Clinical management on HIV/HCV co-infected patients is always more complicated than mono-infected patients. Several commercial assays and sequencing are the major IL-28B polymorphisms detection methods, yet they are relatively expensive and time-consuming. This study aimed to develop a rapid and cost-effective duplex HybProbe real-time assay to detect both rs12979860 and rs8099917 SNPs in a single reaction and estimate the prevalence of IL-28B, HIV-1 and HCV subtypes among co-infected patients in this locality.

Objectives

To evaluate the performance of a newly developed HybProbe duplex real-time PCR assay in detecting IL-28B polymorphisms on rs12979860 and rs8099917, and to estimate the prevalence of IL-28B polymorphisms among HIV/HCV co-infected patients in Hong Kong.

Study Design

A total of 88 HIV/HCV co-infected patients were recruited at the Hong Kong Government Integrated Treatment Centre during 2009 to 2014. Whole blood samples were collected after patient consent. The IL-28B polymorphisms on rs12979860 and rs8099917 of all samples were detected by the HybProbe assay with melting curve analysis. The duplex PCR assay was amplified by LightCycler® FastStart DNA Master HybProbe (Roche Diagnostics, Germany), with two pairs of primers and hybridization probes specifically targeting rs12979860 and rs8099917 (Table 1). For assay evaluation, IL-28B polymorphisms of 46 samples were further confirmed by Sanger sequencing. HCV viral load was quantitated by Abbott m2000 RealTime HCV assay (Abbott Laboratories, USA) while HIV-1 and HCV genotypes were confirmed by our in-house methods [9,10]. Statistical analysis was performed by Graphpad Prism version 6(Graphpad software, California, US).

rs12979860
Forward Primer 5’-GCGCTTATCGCATACGGCTA-3’
Reverse Primer 5’-TCACAGAAGGGAGCCCTGCC-3’
Sensor Probe 5’-CGAAGGCGCGAACCAGG-Fluorescein-3’
Anchor Probe 5’- LC Red 640 - TGAATTGCTCCGCGCTCCC-Phosphate - 3’
rs8099917
Forward Primer 5’- AAGTAACACTTGTTCCTTGTAAAAGATTCC - 3’
Reverse Primer 5’- CGCTATAATTAAAGATGTGGGAGAATGCAA - 3’
Sensor Probe 5’ - CCTTTCTGTGAGCAATTTCACCCAA- Fluorescein - 3’
Anchor Probe 5’ - LC Red 705-TGGAACCATGCTGTATACAGTTTGGTAGC-Phosphate – 3’

Table 1: Primers and probes for IL-28B Genotyping assays.

Results

Basic demographic characteristics of HIV/HCV co-infected patients in this study are presented in Table 2. There were 82 males (93.2%) included in this study, with an overall median age at 39 (range 21 – 63 years). Nearly 65% of the study population were Chinese with approximately 33% non-Chinese Asians. The in-house HIV-1 genotyping analysis revealed that the patients were infected by subtype B (20.5%), CRF01_AE (47.7%) and C or BC recombinants (15.9%). HCV genotypes were detected in 71 patients, including genotype 1/1a/1b (30.7%), 3a/3b (26.1%) and 6a/6d/6e (23.9%). Due to low HIV-1 or HCV viral load at sample collection, about 15 – 20% of the co-infected patients were unable to have either or both viral genotyping results.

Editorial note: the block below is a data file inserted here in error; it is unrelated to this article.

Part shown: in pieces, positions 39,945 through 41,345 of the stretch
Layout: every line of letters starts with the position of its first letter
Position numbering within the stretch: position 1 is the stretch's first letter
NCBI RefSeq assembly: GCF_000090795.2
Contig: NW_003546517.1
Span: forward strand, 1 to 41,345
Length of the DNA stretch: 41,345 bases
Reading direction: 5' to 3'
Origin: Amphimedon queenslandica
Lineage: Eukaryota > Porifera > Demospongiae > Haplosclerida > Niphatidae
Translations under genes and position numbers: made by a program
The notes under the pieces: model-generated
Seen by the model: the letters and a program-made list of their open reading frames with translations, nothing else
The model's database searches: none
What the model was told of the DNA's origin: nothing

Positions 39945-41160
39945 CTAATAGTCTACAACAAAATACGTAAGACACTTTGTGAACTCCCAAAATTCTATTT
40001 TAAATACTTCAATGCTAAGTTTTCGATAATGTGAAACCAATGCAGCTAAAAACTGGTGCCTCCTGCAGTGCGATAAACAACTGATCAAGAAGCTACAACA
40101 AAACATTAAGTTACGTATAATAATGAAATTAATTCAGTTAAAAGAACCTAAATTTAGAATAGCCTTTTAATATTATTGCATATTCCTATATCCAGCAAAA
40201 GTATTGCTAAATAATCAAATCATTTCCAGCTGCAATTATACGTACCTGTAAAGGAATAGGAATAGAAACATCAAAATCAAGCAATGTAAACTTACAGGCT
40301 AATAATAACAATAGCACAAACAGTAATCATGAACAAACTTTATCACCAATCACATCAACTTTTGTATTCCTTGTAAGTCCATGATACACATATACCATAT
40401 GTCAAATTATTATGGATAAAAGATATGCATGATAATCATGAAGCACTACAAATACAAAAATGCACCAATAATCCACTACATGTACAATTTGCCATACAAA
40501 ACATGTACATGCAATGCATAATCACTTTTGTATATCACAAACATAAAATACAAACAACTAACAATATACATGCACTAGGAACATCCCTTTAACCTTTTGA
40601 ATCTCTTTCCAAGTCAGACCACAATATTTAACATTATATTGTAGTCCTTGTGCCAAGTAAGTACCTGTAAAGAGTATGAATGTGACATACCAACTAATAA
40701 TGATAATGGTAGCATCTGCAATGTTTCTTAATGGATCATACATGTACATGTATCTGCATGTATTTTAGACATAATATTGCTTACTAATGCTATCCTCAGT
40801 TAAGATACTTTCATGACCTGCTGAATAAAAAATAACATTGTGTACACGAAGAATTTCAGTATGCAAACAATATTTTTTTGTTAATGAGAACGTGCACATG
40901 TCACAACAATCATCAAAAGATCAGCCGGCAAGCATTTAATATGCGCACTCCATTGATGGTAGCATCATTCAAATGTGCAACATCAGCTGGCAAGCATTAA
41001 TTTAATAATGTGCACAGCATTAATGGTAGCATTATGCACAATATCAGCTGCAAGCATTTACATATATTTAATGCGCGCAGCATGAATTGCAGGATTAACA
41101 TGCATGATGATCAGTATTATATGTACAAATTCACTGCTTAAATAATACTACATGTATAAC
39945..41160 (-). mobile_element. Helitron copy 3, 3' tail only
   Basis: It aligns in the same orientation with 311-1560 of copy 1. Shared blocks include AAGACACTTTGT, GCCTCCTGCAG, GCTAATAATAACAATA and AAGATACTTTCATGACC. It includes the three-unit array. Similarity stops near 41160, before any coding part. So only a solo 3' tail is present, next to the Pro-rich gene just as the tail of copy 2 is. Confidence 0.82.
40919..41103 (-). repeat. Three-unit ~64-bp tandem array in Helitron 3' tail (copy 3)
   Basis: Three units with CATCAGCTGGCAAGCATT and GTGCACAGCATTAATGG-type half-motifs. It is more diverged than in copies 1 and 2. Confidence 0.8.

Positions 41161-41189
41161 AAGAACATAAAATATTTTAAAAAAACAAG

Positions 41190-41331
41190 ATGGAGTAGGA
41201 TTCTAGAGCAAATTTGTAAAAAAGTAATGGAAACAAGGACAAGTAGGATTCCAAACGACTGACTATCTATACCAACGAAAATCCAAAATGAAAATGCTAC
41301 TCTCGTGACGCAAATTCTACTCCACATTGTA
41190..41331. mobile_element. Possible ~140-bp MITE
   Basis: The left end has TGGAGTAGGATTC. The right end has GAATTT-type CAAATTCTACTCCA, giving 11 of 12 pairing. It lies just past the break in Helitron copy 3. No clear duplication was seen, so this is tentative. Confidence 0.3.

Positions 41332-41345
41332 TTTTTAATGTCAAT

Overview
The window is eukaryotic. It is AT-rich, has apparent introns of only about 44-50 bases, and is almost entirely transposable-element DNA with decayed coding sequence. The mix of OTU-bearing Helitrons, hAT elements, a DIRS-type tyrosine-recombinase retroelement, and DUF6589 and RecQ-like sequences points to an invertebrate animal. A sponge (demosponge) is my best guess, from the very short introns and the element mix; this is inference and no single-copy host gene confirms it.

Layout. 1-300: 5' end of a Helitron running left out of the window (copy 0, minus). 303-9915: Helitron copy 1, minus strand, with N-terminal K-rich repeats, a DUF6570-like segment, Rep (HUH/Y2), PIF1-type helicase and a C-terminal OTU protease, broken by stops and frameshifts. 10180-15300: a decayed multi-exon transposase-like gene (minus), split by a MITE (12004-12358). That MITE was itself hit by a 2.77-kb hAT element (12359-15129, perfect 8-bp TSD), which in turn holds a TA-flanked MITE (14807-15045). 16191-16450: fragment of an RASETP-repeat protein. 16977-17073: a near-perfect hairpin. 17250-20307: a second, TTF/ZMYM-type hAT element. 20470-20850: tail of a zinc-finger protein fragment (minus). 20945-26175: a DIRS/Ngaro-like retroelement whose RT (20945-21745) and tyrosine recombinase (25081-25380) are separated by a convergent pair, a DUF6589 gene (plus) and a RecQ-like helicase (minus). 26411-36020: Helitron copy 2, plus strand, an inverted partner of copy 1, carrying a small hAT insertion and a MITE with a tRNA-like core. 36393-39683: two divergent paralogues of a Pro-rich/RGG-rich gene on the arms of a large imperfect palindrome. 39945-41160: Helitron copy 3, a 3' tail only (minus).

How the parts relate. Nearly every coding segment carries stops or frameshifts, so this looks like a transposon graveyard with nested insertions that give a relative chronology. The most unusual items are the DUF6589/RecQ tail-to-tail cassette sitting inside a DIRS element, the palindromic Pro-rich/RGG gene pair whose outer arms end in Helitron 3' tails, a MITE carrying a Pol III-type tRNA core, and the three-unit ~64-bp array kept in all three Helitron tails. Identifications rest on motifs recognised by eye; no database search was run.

Total rs12979860 P-value* rs8099917 P-value*
  n (%) CC CT/TT   TT TG/GG  
    (n=78) (n=10)   (n=80) (n=8)  
Gender       0.5260     0.4455
Male 82 (93.2) 73 (83.0) 9 (10.2)   75 (85.2) 7 (8.0)  
Female 6 (6.8) 5 (5.7) 1 (1.1)   5 (5.7) 1 (1.1)  
               
               
Ethnicity       0.7117     0.2572
Chinese 57 (64.8) 50 (56.8) 7 (8.0)   50 (56.8) 7 (8.0)  
Asian 29 (33.0) 27 (30.7) 2 (2.3)   28 (31.8) 1 (1.1)  
Undetermined 2 (2.3) 1 (1.1) 1 (1.1)   1 (1.1) 1 (1.1)  
               
Risk of Infection       N/A     N/A
IDU 18 (20.5) 17 (19.3) 1 (1.1)   17 (19.3) 1 (1.1)  
Homosexual 7 (8.0) 7 (8.0) --   7 (8.0) --  
Heterosexual 2 (2.3) 2 (2.3) --   2 (2.3) --  
Undetermined 61 (69.3) 52 (59.0) 9 (10.2)   54 (61.4) 7 (8.0)  
               
HIV-1 subtypes       0.0662     0.1006
B 18 (20.5) 13 (14.8) 5 (5.7)   14 (15.9) 4 (4.5)  
CRF01_AE 42 (47.7) 39 (44.3) 3 (3.4)   40 (45.5) 2 (2.3)  
C or CRF07_BC or
CRF08_BC
14 (15.9) 13 (14.8) 1 (1.1)   13 (14.8) 1 (1.1)  
   
PCR -ve 14 (15.9) 13 (14.8) 1 (1.1)   13 (14.8) 1 (1.1)  
               
               
HCV genotypes       0.1267     N/A
1 / 1a / 1b 27 (30.7) 26 (29.5) 1 (1.1)   27 (30.7) --  
3a / 3b 23 (26.1) 18 (20.5) 5(5.7)   18 (20.5) 3 (3.4)  
6a / 6d / 6e 21 (23.9) 19 (21.6) 2 (2.3)   20 (22.7) 1 (1.1)  
PCR -ve 17 (19.3) 15 (17.0) 2 (2.3)   15 (17.0) 2 (1.1)  

Table 2: Basic demographic characteristics of HIV/HCV co-infected patients.

The HybProbe assay performance was evaluated among 46 coinfected samples, using Sanger sequencing as gold standard. Diverse HIV-1 subtypes (5 subtype B, 3 subtype C, 29 CRF01_AE, 4 CRF07_BC, 1 CRF08_BC and 4 undetermined) and HCV genotypes (2 genotype 1, 9 genotype 1a, 6 genotype 1b, 2 genotype 3a, 1 genotype 3b, 9 genotype 6a, 1 genotype 6d, 3 genotype 6e and 13 undetermined) samples were included for evaluation. Sanger sequencing required two individual reactions and manual sequence proof-reading whereas in-house HybProbe assay required melting curve analysis to interpret the SNPs on rs12979860 and rs8099917. Rs12979860 C/C wild-type had a melting peak at 64°C ± 1°C while T/T mutant had a lower melting temperature at 54°C ± 1°C (Figure 1A). For rs8099917, T/T wild-type melted at 64°C ± 1°C whereas mutant G/G melted at 57°C ± 1°C (Figure 1B). Heterozygous mutants (C/T of rs12979860 and T/G of rs8099917) could be typically interpreted when both melting peaks of wild-type and mutant were seen. Both systems concordantly detected two C/T and one T/T mutants of rs12979860, as well as one G/T and one G/G mutants of rs8099917.